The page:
These days no organization can function without segmenting its Human Resource into teams. As an outcome, “team player” is a very common attribute found on every other resume. But truly being a team player is easier said than done. It requires a lot of self-consciousness and self-restraint to be a team player. Realizing ones’ strengths and potentials helps one perform their best within a team. At the same time, being aware of ones’ weaknesses and blind-spots helps one appreciate the others who can fill up the gaps.
Psychologist Bruce Tuckman has explained the four stages of team development as forming, storming, norming, and performing. Forming being the first phase of team development is the phase where the different team members come together. In today’s well-connected world, it is more than likely for one to know the other members of their team. Situations in which one has not interacted with the other team members but only knows them through common sources, bring along the hazard of borrowed perception. One should avoid creating a perception about other team member based on someone else’s feedback, or even worse, framing just the same opinion about a team member that some else has. To be an efficient team player one needs to be completely un-biased and non-judgemental towards their team members.
Empathy is another key driver that helps one be a great team player. While the forming phase is the coming together of different members, it is the storming phase where the trouble begins. Clashes of working styles, ideas and methodologies can leave the team members frustrated and demotivated. It is also during this phase that most teams dissolve. Empathy towards other team members can go a long way in keeping the team together and resolving conflicts. Understanding their concerns and negotiating a win-win working methodology that helps every individual put their best foot forward is the norming phase of team development. Setting up guidelines or the “norms” for the team that all team members agree to abide by happens during this phase.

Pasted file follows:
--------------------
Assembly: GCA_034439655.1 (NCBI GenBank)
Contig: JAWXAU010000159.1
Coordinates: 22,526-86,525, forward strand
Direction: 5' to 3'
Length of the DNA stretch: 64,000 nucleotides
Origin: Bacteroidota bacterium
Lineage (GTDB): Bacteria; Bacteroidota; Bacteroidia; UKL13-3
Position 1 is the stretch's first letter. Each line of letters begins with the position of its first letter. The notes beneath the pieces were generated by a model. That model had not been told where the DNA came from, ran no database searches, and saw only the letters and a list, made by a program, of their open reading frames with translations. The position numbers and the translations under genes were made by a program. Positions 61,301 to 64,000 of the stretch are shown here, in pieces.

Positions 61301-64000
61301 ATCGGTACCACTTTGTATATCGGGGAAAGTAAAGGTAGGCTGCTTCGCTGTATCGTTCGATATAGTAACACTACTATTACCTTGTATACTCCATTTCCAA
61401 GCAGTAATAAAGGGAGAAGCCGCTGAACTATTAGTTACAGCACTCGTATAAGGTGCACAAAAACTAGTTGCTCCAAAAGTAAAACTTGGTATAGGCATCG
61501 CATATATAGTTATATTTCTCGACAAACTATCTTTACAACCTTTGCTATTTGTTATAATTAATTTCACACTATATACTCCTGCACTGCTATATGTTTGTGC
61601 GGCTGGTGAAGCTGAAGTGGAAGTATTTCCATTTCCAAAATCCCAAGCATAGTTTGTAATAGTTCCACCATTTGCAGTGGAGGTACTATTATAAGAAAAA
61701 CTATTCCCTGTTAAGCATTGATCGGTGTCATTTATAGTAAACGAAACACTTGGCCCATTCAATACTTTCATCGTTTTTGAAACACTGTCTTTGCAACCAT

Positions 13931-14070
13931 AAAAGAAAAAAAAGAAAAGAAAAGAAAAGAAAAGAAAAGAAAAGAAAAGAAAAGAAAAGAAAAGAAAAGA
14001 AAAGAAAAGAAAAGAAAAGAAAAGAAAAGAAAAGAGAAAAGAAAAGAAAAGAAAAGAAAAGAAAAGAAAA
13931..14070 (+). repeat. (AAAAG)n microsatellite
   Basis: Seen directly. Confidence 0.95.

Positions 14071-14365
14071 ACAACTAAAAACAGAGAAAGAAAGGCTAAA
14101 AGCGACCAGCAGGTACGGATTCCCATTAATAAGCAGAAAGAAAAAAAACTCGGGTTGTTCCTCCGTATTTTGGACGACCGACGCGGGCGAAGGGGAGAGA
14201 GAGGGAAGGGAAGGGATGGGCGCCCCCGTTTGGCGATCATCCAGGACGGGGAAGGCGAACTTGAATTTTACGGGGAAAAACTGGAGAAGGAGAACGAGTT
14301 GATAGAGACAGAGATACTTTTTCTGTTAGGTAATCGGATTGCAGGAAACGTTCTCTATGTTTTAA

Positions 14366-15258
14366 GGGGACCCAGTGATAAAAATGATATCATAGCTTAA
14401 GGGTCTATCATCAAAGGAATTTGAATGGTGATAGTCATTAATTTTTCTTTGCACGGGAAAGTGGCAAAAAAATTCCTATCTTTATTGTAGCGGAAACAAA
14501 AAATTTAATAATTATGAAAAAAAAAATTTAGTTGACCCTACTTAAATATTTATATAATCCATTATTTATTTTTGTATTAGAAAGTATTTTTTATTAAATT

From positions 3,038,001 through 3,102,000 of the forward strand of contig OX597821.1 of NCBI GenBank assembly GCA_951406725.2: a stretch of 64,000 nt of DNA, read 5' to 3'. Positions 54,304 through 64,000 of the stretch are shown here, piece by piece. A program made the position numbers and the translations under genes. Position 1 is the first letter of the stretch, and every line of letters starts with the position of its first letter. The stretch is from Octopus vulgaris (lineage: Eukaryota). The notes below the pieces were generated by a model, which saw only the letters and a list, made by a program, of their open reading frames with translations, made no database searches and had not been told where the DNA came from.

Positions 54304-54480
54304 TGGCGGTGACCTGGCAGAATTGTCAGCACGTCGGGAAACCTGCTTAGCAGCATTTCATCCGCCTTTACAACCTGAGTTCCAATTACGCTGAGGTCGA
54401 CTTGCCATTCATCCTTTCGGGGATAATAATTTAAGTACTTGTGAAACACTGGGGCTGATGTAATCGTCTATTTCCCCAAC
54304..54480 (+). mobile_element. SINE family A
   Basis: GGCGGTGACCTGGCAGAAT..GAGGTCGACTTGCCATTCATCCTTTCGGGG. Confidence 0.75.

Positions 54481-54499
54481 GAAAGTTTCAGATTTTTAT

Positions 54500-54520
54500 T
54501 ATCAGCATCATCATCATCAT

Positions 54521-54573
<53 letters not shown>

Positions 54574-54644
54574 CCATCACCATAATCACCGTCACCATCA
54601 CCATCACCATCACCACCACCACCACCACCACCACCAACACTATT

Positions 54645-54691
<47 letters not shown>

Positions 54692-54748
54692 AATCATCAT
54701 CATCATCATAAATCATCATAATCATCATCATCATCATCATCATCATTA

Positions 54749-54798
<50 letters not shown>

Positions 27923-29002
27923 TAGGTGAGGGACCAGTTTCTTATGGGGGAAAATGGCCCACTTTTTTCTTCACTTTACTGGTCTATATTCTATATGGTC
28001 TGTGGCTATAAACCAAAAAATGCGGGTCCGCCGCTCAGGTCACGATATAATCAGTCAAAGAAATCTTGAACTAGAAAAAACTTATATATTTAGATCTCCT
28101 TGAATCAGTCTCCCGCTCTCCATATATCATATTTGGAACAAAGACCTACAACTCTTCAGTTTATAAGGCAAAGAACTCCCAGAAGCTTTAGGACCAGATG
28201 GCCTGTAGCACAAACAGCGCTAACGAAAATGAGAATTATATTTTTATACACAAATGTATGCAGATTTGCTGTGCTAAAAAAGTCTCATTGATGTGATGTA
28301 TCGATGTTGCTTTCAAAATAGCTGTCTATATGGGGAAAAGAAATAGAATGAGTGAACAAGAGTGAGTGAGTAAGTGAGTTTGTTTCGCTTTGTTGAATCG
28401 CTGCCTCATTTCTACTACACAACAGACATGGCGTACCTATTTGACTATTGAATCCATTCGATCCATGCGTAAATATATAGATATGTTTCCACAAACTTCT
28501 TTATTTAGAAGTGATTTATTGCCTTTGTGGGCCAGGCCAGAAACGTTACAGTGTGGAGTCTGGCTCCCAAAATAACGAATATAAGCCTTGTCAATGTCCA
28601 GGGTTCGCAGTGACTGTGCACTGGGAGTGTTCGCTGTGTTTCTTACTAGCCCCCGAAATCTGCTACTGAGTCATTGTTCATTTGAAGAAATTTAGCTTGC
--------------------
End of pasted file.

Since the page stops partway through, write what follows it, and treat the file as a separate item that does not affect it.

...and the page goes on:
A third driver that helps one sustain as a good team player is professionalism. Many times when the team reaches into the final phase of performing, the dependencies between team members increase. One team member might be the end user of the work done by the other team member. During instances like this, it is extremely important for one to maintain the same professionalism that one displays with a client. Clear expectations and timely communications help the team remain in the performing phase and deliver efficient results. Failing these, can lead to either project delays or time crunch for others in the team which in turn can lead to poor opinion about each other, reduced empathy and lack of trust. This pushes the entire team back to the storming phase where the team is again faced with possibilities of falling apart. There is a need to again resolve conflicts, re-negotiate working styles and methodologies, and again set up the norms for the functioning of the team.
One does not become a team player over-night. It takes patience and practice but once learnt, this attribute can help one progress to great lengths, both professionally and personally. Do share with us your experiences of working in a team and any valuable lessons learnt.